Participate in a research project on dolphin populations in Greece; help us sustain this effort
Dolphins have played an important role in Greek culture since ancient times: they have been celebrated in works of art, linked with the gods, and studied by Aristotle. According to some accounts, dolphins were held in such high regard that killing them was equivalent to killing a person and the crime was therefore punishable by death. Paradoxically, over the last 100 years, dolphin populations have declined dramatically, due to overfishing and the consequent depletion of fish-stocks, deliberate killing, fishing-gear entanglement and consumption or suffocation by marine debris, underwater noise pollution, collision with large vessels etc.
In Greece, although there is some progress in knowledge regarding dolphin populations during the past fifteen years, we still have important gaps to fill in order to proceed to efficient and targeted conservation measures for dolphin species protection. MOm/Hellenic Society for the Study and Protection of the Monk Seal, since 2013 has been implementing the Northern Aegean Dolphin Project, an effort to learn more about the dolphin populations in the wider area of the National Marine Park of Alonissos Northern Sporades (NMPANS), Greece, and thus evaluate as a whole the conservation state of key marine mammals in the area. Despite the fact that NMPANS is an officially designated Marine Protected Area, no systematic research effort has been carried out so far to study their populations and ecology.
People interested in supporting the project join MOm’s research team, being actively involved in daily field surveys at sea, collecting and processing important data on dolphin populations.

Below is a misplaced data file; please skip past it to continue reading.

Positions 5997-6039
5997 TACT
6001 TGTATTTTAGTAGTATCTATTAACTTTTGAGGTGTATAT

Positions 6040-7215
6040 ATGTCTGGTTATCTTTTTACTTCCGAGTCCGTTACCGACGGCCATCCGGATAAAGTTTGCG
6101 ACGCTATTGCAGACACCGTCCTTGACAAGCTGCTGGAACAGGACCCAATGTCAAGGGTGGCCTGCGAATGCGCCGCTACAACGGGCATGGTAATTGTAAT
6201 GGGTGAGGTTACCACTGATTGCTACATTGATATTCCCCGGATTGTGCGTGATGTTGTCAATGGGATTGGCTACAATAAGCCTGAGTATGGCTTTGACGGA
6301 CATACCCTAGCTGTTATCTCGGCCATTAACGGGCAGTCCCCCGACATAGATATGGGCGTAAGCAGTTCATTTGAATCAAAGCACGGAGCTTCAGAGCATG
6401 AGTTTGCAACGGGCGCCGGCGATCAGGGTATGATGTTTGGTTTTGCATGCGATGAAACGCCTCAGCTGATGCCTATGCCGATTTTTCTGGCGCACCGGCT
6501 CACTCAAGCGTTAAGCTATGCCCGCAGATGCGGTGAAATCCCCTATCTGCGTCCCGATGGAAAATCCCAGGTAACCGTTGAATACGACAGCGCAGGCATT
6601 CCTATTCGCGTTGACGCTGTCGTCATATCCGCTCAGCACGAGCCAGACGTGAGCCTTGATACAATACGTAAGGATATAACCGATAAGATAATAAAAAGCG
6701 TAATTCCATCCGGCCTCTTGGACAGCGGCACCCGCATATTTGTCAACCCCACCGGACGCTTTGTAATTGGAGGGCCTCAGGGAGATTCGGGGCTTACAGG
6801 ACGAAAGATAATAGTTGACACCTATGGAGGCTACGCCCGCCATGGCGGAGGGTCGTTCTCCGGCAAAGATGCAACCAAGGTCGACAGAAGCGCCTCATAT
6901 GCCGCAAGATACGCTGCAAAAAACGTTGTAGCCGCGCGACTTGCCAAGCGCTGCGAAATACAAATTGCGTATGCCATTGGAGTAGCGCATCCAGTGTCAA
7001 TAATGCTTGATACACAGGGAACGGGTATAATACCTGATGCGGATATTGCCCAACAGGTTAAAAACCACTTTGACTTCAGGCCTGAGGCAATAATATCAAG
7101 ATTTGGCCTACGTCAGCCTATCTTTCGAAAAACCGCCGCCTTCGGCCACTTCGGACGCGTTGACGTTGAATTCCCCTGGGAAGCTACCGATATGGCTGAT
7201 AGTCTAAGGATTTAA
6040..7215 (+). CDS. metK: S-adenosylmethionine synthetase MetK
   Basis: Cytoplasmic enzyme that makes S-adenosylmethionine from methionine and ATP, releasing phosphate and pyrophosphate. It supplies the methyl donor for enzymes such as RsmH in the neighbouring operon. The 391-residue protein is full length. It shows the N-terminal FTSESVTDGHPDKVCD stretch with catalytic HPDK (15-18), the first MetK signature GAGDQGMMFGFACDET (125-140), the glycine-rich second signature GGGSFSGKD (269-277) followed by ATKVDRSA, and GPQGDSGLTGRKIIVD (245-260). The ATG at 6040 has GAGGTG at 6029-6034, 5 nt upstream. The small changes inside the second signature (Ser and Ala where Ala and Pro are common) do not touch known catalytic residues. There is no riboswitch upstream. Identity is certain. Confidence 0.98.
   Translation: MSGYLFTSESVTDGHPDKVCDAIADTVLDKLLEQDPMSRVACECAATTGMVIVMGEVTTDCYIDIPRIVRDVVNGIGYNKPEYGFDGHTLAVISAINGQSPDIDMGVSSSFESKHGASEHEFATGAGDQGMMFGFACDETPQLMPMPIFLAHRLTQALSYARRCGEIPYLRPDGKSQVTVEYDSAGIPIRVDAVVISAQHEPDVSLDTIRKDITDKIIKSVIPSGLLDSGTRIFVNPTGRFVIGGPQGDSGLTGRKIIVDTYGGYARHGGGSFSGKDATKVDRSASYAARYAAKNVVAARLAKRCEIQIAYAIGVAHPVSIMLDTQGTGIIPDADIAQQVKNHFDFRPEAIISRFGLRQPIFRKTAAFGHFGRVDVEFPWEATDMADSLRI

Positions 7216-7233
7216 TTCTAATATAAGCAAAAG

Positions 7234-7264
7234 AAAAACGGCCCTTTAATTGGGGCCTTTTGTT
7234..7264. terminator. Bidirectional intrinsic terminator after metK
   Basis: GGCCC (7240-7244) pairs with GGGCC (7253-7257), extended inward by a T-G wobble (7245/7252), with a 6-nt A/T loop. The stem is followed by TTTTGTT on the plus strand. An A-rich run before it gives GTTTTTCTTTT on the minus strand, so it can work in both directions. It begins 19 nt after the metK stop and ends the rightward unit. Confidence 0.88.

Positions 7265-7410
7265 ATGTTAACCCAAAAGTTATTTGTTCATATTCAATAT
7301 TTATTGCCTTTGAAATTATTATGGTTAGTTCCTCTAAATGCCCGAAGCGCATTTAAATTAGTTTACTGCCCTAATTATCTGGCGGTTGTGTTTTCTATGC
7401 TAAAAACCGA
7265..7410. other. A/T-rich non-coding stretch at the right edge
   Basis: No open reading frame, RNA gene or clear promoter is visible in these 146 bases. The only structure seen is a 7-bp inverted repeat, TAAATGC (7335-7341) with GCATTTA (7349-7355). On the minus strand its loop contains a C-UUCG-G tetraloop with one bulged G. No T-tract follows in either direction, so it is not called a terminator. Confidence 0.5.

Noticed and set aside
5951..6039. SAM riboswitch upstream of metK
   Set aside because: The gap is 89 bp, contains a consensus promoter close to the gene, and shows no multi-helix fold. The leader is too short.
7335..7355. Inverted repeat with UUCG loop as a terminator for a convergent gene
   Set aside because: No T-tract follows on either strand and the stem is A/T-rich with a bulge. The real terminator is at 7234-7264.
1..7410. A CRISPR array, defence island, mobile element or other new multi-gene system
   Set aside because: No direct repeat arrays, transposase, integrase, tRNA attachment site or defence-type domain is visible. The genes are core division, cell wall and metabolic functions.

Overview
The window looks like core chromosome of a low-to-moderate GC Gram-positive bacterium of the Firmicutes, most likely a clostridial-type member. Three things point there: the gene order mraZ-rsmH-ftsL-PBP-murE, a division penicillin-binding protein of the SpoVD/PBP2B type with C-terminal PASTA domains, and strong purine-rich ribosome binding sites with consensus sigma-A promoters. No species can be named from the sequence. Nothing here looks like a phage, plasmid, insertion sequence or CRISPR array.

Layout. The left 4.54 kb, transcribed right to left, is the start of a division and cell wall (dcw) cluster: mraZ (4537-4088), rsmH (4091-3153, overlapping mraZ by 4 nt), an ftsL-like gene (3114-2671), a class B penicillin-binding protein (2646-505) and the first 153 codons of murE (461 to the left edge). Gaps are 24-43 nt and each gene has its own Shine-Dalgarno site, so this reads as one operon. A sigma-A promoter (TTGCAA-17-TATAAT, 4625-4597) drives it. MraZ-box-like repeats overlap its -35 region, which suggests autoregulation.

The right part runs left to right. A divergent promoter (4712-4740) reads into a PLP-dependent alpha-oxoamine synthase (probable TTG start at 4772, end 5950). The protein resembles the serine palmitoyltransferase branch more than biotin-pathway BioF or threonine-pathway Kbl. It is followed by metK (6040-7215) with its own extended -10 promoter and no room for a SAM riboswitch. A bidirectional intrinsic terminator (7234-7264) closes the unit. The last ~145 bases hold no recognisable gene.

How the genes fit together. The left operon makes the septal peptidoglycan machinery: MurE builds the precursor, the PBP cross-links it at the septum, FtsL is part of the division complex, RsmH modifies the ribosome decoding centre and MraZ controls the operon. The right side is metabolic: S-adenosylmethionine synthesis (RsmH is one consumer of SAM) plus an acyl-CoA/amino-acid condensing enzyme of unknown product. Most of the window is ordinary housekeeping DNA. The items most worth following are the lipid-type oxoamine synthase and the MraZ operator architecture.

The Northern Aegean Dolphin Project can play both the role of an eco-touristic opportunity and at the same time, from year to year, gather valuable information on the abundance of dolphin species in the wider area of the NMPANS. This information is the cornerstone for future management/conservation plans in the area, for the protection of the species.
During this successful first year, we have made some very important observations regarding dolphin populations in the area of the NMPANS; But of course, we are still very far away from our initial goal. That is why we need people to join us and support the project, ensuring its longevity.
The Northern Aegean Dolphin Project will definitely be a unique opportunity for anybody that decides to join MOm’s scientific team at Alonissos island and engage with research activities.
Please, spread the word about MOm’s effort and help us act towards the conservation of dolphin populations in the NMPANS.
We hope to see you in one of our expeditions!
MOm/Hellenic Society for the Study and Protection fo the Monk Seal
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